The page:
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Critical Race Theory in Indiana Education

Critical Race Theory (CRT) cannot be identified within a school district through a search of the phrase as a noun. The theory is set of ideas which aim to challenge the understanding of our foundation and change society moving forward. The idea was originally coined by Derrick Bell to oppose what he perceived as America’s inherent racism. The CRT movement was renewed and expanded by Kimberlé Crenshaw who combined the belief that America is systemically racist with another term she developed: Intersectionality.  Intersectionality is the belief that when it comes to thinking about how inequalities persist, categories like gender, race, and class overlap creating a hierarchy of oppressions by institutionalized white supremacy.

Crenshaw—who coined the term “CRT”—notes that CRT is not a noun, but a verb. It cannot be confined to a static and narrow definition but is considered to be an evolving and malleable practice. -American Bar Association, Janel George

Eduardo Bonilla-Silva, an advocate of Critical Race Theory, broadened the concept with focus on “Color-Blind Racism”.  He believes whites use a racialized social system approach to preserve the racial status quo regardless of changes made in the past to overcome inequalities. In short, racism can appear hidden but deniers of the racist aspects of situations are (in reality) exceptionally racist.

Critical Race Theory concludes American institution’s, political structures, and economic & social systems are founded upon race (which they believe is a social construct). This ideology is a key element in social justice agendas. The following K-12 policies, programs & competencies (likely) engage a CRT approach & should be further examined immediately.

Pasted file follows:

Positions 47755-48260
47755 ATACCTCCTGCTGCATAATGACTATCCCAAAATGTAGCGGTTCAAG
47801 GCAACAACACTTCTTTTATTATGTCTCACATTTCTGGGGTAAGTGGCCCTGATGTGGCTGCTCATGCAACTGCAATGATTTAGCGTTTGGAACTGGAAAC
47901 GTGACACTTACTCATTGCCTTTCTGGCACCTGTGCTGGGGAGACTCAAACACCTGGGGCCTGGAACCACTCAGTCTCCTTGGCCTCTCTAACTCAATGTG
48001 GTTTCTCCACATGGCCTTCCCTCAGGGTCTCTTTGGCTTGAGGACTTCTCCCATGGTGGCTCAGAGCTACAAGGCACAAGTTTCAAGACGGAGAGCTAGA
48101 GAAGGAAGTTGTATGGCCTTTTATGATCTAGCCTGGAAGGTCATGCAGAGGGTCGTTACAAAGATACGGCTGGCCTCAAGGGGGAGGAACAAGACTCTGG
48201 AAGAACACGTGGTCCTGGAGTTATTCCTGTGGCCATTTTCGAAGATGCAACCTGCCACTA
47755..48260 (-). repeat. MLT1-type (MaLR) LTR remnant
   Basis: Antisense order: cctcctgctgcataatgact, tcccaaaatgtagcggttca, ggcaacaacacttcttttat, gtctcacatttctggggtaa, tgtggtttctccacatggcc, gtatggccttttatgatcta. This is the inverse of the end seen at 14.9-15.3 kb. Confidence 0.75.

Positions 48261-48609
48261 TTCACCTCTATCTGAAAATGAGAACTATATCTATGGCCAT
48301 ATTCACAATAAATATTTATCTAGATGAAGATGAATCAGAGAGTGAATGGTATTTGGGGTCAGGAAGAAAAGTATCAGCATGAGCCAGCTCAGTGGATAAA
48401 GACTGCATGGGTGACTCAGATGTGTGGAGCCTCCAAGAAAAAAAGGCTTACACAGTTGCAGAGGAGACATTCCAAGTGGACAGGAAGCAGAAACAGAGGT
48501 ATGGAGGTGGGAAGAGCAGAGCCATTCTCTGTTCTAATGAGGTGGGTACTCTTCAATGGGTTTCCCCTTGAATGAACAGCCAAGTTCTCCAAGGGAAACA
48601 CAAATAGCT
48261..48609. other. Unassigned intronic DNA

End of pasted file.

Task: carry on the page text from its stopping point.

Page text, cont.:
• Social Emotional Learning Programs
  • Black Lives Matter in School
  • Diversity, Equity & Inclusion (Office, training or counselor)
  • Anti-Racist Lessons or Training
  • Unconscious Bias Lessons or Training
  • Culturally Responsive Practice
  • Social Justice Lessons or Training
  • Understanding Whiteness or White Supremacy Lessons or Training

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Why Indiana must REJECT Critical Race Theory,

An American-born author, mathematician, and political commentator, Dr. James Lindsay lists major problems with the use of CRT. 

Critical Race Theory

  • believes racism is present in every aspect of life, every relationship, and every interaction and therefore has its advocates look for it everywhere
  • relies upon “interest convergence” (white people only give black people opportunities and freedoms when it is also in their own interests) and therefore doesn’t trust any attempt to make racism better
  • is against free societies and wants to dismantle them and replace them with something its advocate’s control
  • only treats race issues as “socially constructed groups,” so there are no individuals in Critical Race Theory
  • believes science, reason, and evidence are a “white” way of knowing and that storytelling and lived experience are a “black” alternative, which hurts everyone, especially black people
  • rejects all potential alternatives, like colorblindness, as forms of racism, making itself the only allowable game in town (which is totalitarian)
  • acts like anyone who disagrees with it must do so for racist and white supremacist reasons, even if those people are black (which is also totalitarian)
  • cannot be satisfied, so it becomes a kind of activist black hole that threatens to destroy everything it is introduced into


Purple for Parents Indiana Inc. informs, advocates, and engages Hoosiers to protect children from harmful agendas saturating the education system.